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NASA Glenn Tests Aircraft Engines in an Ice Crystal Environment

Honeywell's uncertified research engine
Honeywell’s uncertified research engine installed in NASA Glenn’s Propulsion Systems Laboratory.
Credits: NASA

Sometimes ice can be good, like when it is cooling down a beverage on a hot day or when athletes are gliding over it at the Winter Olympics, but when it forms inside an aircraft engine, the results can be damaging.  

In January, NASA’s Glenn Research Center began testing an aircraft engine in a high-altitude ice crystal environment, to explore a relatively new phenomenon called ice crystal icing. This occurs when ice crystals found at high altitudes enter an engine’s core and combine and grow causing loss of thrust, engine stall, surge and potential damage due to ice shedding.

NASA Glenn has partnered with Honeywell for this study to explore the characteristics of ice accretion within operating aircraft engines.

“The Honeywell uncertified research engine was built to meet similar performance criteria as a family of Honeywell gas turbine engines,” said Nicci Reising, Honeywell’s test engineer at NASA Glenn. “These test results can be applied to future Honeywell aircraft engines.”

 “We are exploring the limits of how ice builds up within an engine and moving that ice to different locations to see how its behavior changes,” said Ashlie Flegel, NASA Glenn’s engine icing technical lead. “The test will also provide insight into how the ice particles are breaking up after passing through the fan.”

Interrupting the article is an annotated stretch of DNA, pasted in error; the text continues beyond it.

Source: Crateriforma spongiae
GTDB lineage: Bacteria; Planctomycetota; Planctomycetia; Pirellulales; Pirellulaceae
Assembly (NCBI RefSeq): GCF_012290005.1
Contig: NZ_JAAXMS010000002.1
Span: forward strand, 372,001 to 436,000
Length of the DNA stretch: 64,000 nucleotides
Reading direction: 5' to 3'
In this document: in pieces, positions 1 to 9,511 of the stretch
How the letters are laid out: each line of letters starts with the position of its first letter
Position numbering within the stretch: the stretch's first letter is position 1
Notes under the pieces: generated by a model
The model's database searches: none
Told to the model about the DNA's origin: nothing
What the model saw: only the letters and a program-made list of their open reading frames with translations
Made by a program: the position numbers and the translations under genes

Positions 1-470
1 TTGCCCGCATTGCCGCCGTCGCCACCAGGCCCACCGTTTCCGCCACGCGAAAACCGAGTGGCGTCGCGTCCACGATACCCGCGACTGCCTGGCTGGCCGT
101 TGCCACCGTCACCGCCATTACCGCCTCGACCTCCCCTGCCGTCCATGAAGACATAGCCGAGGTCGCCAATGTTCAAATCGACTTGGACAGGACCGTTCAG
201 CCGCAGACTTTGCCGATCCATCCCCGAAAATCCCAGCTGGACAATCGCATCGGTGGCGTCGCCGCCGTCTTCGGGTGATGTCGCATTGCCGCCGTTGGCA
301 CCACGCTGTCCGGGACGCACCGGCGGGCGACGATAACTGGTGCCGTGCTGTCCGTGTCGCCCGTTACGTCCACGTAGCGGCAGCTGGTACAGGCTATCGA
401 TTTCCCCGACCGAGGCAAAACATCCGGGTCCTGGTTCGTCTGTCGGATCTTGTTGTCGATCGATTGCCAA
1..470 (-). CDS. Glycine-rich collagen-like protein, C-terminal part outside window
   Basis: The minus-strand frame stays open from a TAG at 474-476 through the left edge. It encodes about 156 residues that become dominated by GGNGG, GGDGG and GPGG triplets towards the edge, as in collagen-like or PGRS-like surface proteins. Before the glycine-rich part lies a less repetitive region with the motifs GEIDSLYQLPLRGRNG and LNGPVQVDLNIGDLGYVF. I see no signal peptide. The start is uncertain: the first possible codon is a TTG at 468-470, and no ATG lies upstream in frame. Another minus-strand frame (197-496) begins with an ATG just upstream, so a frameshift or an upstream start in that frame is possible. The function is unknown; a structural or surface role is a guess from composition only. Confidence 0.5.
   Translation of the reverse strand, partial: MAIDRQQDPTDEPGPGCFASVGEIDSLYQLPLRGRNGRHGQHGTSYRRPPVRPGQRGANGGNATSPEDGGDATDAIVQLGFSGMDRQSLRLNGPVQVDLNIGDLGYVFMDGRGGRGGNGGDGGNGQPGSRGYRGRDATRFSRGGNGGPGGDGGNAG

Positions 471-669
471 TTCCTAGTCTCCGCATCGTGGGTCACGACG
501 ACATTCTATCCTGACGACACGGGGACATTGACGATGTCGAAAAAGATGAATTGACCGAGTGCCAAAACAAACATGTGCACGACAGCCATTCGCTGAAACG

The engine model used in this test does not have any known engine icing issues, so for this particular study NASA engineers have applied risk analysis to find conditions that cause engine ice to form. They then varied temperature, fan speed and ice content to observe how icing behavior changed and will use the collected data to enhance future engine designs by reducing icing risks.

“As new engine technologies strive for smaller cores that are highly efficient and lightweight, understanding how design changes impact the potential icing risk is crucial in order to maintain aviation safety,” said Flegel.

The icing research being done at NASA Glenn is one-of-a-kind, and NASA currently has the only facility in the world that can test full-sized engines and rigs at relevant ice crystal icing conditions.

As more planes enter the airspace and the likelihood of flying into icing regions increases, Glenn’s icing research is of the utmost importance to the future of engine design and aviation safety.

Debbie Lockhart
NASA’s Glenn Research Center



Last Updated
Aug 24, 2023